Re: Emergent Learning LO1944

Michael McMaster (
Wed, 5 Jul 1995 20:51:41 +0000

Replying to LO1925 --

This reminds me of a story that John Seely Brown of Xerox tells. The
discovery is attributed to hiring an anthropologist to find out what
actually happens in the field. To find a randomly and seldom repeating
fault in a Xerox machine is no easy thing. So they produced a manual of
how to do it. But it didn't help much. The anthropologits when into the
field with one of the acknowledged masters on such a problem and observed
that the manual was never opened and never followed. The manual said,
"run x thousand copies until the fault occurs a number of times and then
analyse the results." The master didn't run *any* copies. What did they
do then? They did the *obvious*. They went to the wastepaper basket and
emptied it. Lo and behold, it contained all of the errors of the day
already discovered. Needless to say, the job took a much shorter time.

Now this can be shared. But it's not as easy as it looks. Why?
Because, to the master it is too obvious to think about sharing. (Of
course, there is also the hidden factor that the authority system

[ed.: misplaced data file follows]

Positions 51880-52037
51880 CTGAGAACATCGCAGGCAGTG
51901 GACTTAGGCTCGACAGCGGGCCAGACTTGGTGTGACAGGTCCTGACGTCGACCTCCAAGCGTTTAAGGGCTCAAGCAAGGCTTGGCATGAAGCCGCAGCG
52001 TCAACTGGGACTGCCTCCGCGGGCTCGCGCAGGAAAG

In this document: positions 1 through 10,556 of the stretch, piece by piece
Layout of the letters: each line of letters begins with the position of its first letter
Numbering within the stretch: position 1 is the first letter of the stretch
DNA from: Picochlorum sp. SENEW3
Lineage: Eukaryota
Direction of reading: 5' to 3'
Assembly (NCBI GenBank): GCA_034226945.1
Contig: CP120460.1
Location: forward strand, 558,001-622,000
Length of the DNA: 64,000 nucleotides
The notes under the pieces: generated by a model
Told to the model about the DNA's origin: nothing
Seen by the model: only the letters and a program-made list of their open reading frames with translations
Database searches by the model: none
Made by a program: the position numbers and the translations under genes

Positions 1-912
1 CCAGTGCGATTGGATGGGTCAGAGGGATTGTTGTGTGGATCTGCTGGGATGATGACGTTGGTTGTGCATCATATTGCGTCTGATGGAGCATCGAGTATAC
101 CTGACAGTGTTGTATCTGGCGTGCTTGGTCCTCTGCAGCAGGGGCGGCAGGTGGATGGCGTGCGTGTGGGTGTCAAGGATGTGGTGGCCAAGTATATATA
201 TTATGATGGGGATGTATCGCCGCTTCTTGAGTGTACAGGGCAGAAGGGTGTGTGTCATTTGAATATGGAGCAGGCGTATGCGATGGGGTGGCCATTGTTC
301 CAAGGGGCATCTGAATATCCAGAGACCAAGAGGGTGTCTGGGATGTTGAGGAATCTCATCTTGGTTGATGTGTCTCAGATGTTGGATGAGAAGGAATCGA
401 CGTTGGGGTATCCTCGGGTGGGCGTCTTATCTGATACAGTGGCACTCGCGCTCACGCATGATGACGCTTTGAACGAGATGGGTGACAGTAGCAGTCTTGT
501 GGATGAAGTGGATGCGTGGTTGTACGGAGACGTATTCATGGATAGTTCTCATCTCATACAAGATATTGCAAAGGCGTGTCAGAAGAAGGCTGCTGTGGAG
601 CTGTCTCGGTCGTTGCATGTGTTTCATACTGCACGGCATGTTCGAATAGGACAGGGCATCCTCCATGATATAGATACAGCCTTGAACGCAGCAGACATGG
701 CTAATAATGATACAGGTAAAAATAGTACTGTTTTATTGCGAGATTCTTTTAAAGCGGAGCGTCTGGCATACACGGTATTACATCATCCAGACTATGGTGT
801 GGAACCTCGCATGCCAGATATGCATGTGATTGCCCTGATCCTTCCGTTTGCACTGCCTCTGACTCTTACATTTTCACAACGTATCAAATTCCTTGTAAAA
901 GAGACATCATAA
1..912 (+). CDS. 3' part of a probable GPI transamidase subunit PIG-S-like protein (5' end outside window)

prescribes something else so it will be better to keep this quiet and
not be interfered with.)

This (slight) difference between this story and the fleece story is
that it seems, on the surface at least, that the knowledge is more
difficult to pass on. I suggest that if we commit a small fraction
of our time to practice, then we can learn by doing.

Tacit (implicit) knowledge cannot be converted into explicit
knowledge. I make this as an absolute statement for its power in
declaring it that way. I'm sure some will find exception but the
exception do not invalidate the statement because it is a pragmatic
one. When you can show that what I declared is *frequently* not the
case, then you have something of interest - to me at least.

One thing I will stand on. This type of knowledge cannot be stored
in a database. But it can be stored and made accesible.

Michael McMaster